The lex credendi is the articulation of Catholic doctrine; it emerges from the ground of the liturgy; it is what theologians ponder and write about; it is what preachers preach and teachers teach; it is what one finds synthesized, for example, in the Catechism of the Catholic Church. The lex credendi always looks back to the lex orandi, and points forward to it.
The lex vivendi is all that pertains to the moral law, to the eradication of vice, the practice of virtue, and the development and practice of Catholic social ethics. The lex vivendi is the irradiation of the sacred liturgy and the application of Catholic doctrine into every sector of human life.
Nothing Preferred to the Work of God
The sacred liturgy, the lex orandi, then, comes first. Restore the sacred liturgy and you will restore right doctrine; restore right doctrine and you will restore the right moral order. Saint Benedict puts it this way in his Rule: «Let nothing, then, be preferred to the Work of God». Pope Benedict XVI reaffirmed this principle on February 14th, 2012, in his last public address, dedicated to the correct interpretation of the documents of Second Vatican Council:
I find now, looking back, that it was a very good idea to begin [the Council] with the [Constitution on the] liturgy, because in this way the primacy of God could appear, the primacy of adoration. Operi Dei nihil praeponatur: this phrase from the Rule of Saint Benedict (cf. 43:3) thus emerges as the supreme rule of the Council. . . . In this sense, over and above the practical factors that advised against beginning straight away with controversial topics, it was, let us say, truly an act of Providence that at the beginning of the Council was the liturgy, God, adoration.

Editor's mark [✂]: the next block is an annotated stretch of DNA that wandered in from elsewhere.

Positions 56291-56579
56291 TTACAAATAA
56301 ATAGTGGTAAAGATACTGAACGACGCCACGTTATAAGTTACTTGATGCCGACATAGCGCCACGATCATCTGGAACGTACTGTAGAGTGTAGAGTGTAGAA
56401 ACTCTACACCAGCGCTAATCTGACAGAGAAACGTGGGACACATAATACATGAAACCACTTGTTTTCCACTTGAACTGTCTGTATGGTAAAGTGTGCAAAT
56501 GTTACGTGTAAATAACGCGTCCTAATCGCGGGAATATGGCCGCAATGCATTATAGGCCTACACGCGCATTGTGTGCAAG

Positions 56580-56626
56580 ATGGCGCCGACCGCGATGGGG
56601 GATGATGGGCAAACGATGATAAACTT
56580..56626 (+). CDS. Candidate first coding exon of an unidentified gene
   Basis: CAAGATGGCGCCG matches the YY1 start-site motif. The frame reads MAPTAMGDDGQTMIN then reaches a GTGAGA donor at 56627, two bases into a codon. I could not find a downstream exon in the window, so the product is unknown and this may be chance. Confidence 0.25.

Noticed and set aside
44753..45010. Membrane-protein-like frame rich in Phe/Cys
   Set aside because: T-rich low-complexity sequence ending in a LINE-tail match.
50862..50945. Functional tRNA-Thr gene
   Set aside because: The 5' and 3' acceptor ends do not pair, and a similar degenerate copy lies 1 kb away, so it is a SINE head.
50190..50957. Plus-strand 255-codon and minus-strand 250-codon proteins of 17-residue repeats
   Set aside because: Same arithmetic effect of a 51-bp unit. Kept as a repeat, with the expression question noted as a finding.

Returning to the Foremost and Indispensable
The rejuvenation of the Catholic faith in Ireland and the restoration of all things in Ireland to Christ must begin, then, with what Pope Saint Pius X calls «foremost and indispensable»: «active participation in the most holy mysteries and in the public and solemn prayer of the Church». Allow me, then, to propose, ten points of return to what is «foremost and indispensable», ten markers on the road to the restoration of all things in Christ.